• 1235, Feudal aid for marrying the king's sister (E198/2/13-18)
  • 1236, Inquiry into aliens
  • 1242, Scutage of Gascony (E198/2/21-27)
  • 1244, Inquiry into serjeanties and aliens (
  • 1250, Inquiry into serjeanties (E198/2/31)

Reason for production[edit]

Maxwell-Lyte suggests that the production of the book was prompted by the Aid which was to be collected from King Edward I's tenants-in-chief for the marriage of his eldest daughter.[9] The Aid was assessed on fees held by feudal tenures of either knight service or serjeanty. As the Exchequer needed to initiate inquiries for the purpose of assessing and collecting the aid, it was desired that the various documents should be capable of consultation in a format facilitating quick reference.[10] In 1303 many of the original rolls were lent to the officers in charge of making the assessment and collecting of the aid.[5]

Opposing Maxwell-Lyte's suggested purpose, the historian F.M. Powicke objected that the evidence for such a historically concrete motive is weak and asserted that the expertise alone of the officers would have been sufficient for the job.[11] He proposed instead that a rationale for its production may be found in the political attitudes of King Edward I, whose "insistence upon feudal rights and duties kept the officials of the exchequer very busy". It was therefore naturally to be expected that during the rule of such a king unique and often fragile records to which the Exchequer had to make frequent recourse should be produced in a new edition which assisted the clerks in making their work efficient.[12]

A Register only[edit]

For whatever purpose, the new compilation was not intended to replace or supersede the original documents in the sense of definitive and authoritative records. This is made clear in a memorandum written on the flyleaf, which appears to be contemporary with the manuscript itself:

Memorandum quod iste liber compositus fuit et compilatus de diversis inquisitionibus ex officio captis...et sic contenta in eodem libro pro evidenciis habentur hic in Scaccario et non pro recordo.[13] ("It must be remembered that this book was composed and compiled from several official inquests...and therefore the contents in this book are held for evidence here in the Exchequer and not for the record").[14]

M.T. Clanchy describes it as a "register" (after the medieval Latin term registrum), which he defines primarily as an administrative reference book which did not enjoy the authority of the originals as a record in legal proceedings.[14] Earlier examples of such registers or "remembrance books" include the Red Book of the Exchequer and the Black Book of the Admiralty, an Old French compilation of maritime law.[14]

Legal authority[edit]

The written cautionary instruction that the compilation could not replace the originals in the sense of a legal record which could be used as evidence is repeated in later times. For example the statement on the flyleaf is cited in the vernacular by an Old French document[citation needed] recording a petition of monks from Croyland Abbey in 1383. Officers of the Exchequer repeated the memorandum themselves on several occasions.[13]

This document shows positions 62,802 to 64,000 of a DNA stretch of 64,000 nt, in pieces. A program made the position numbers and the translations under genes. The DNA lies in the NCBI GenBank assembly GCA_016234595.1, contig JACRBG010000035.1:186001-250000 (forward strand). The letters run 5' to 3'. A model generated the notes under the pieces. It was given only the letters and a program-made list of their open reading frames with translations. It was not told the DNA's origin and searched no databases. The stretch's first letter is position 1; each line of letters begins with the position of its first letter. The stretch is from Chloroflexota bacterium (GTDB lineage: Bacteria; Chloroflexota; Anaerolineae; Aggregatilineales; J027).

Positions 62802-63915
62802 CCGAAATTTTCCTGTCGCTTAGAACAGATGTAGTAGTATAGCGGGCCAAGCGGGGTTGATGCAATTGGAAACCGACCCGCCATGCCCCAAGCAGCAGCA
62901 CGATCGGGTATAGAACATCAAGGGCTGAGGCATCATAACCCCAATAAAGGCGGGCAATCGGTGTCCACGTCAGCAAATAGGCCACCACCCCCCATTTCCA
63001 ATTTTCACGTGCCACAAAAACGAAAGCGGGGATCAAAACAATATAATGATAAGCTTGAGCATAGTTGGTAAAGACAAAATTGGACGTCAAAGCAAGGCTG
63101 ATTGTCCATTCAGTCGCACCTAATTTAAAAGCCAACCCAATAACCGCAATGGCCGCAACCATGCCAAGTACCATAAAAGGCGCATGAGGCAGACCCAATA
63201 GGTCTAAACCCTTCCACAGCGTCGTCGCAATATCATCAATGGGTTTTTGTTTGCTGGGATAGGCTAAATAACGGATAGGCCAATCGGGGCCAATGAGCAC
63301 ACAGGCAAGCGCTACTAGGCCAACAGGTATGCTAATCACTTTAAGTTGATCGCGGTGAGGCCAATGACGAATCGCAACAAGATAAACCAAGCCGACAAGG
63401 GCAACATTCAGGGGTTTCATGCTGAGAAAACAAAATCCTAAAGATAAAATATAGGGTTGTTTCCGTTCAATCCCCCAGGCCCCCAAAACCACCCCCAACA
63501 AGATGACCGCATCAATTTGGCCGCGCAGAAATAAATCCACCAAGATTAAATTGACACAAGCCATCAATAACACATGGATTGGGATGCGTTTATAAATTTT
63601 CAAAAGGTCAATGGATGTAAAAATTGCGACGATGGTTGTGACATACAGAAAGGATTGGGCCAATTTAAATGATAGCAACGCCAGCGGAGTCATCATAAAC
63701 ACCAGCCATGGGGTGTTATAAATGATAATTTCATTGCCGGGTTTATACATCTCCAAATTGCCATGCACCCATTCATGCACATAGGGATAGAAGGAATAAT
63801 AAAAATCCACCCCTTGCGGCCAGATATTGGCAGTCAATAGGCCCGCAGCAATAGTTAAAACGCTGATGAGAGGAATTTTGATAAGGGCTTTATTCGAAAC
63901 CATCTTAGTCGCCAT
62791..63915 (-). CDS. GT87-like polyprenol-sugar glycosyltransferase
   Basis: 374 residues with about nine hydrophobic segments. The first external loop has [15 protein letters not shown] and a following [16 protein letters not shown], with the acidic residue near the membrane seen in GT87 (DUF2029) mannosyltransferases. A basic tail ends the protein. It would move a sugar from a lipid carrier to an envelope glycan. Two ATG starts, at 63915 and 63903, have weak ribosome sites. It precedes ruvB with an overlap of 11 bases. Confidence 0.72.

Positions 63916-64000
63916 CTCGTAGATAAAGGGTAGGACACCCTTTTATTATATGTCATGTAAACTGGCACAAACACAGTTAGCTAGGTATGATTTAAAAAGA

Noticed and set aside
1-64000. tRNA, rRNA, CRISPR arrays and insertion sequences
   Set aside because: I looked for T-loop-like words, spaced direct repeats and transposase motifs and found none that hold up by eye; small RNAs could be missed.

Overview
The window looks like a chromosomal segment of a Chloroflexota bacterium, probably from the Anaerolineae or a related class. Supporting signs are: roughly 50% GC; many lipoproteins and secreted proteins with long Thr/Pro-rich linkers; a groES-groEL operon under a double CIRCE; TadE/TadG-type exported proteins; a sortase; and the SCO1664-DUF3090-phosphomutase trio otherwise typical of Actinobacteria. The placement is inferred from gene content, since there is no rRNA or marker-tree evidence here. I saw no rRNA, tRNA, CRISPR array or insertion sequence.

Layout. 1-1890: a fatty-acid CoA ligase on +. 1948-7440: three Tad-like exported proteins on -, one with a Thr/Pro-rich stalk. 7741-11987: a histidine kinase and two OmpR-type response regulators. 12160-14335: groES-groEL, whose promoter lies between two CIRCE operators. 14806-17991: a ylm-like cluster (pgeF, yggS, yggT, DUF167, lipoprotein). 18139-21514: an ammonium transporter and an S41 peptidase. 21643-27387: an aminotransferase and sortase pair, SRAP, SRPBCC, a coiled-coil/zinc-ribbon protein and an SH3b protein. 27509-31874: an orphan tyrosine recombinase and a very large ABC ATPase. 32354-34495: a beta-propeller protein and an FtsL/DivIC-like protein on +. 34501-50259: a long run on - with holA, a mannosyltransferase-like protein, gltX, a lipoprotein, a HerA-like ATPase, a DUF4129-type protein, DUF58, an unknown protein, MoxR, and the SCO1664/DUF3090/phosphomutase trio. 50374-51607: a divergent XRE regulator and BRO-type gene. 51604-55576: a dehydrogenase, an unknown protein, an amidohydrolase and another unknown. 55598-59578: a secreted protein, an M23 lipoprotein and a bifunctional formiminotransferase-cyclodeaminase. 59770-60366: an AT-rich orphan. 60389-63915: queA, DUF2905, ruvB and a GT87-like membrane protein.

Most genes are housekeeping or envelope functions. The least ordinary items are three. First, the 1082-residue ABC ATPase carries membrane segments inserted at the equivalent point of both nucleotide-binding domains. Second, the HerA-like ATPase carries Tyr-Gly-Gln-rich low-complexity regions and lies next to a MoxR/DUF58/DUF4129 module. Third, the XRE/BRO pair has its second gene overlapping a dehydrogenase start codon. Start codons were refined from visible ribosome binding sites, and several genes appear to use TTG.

The position changed however over time. Many of the original documents were already in poor condition at the time of their transcription and of those that were lent out to itinerant officers for the collection of the aid in 1303, many were never returned. Thus the book rather than originals eventually became of necessity a first reference for the Exchequer, a development which itself contributed to the neglect of the originals. Indeed by 1383 the name Testa de Nevill had come to be used colloquially for the two volumes, while the archive formerly known by that name is no longer mentioned in the sources.[15]

Transcripted example[edit]

Facsimile of an entry in the Testa de Nevill, c.1302. The entry is for fees in Northamptonshire

Norh'mpton: Feoda militum tenencium de domino rege in capite et tenencium de ipsis tenentibus de domino rege in capite et tenencium de wardis quae sunt in manu domini regis in comitatu Norht' propter scutagium eos quorum vera(?) tulerunt de habendum scutagium suis et propter feoda militum existencium infra balliam abbis burgi.

Feoda tenencium in capite de domino rege:

  • Eustach de Watford tenet in WATFORD dimidium feodum
  • Ricardus de Lindon tenet unum feodum in ESTON in comitatu NOR'HT et CASTR in comitatu ROTELAND et unum feodum in BUDENHO et BOESTON in comitatu BEDEFORD
  • Gilbertus de Preston dimidium feodum in GRETTON per cartam regis Johannis et sicut in regno XII regis Edwardii filii rex Edwardii in Nor'ht

Translation:

"Northampton: Fees of military tenants held in chief from the Lord King and holdings in chief by the same tenants from the Lord King and holdings of wardships which are in the hands of the Lord King in the county of Northampton on account of scutage those of whom in truth who bear... from having their scutage and on account of knight's fees in existence within the bailiwick of the Abbey of Northampton.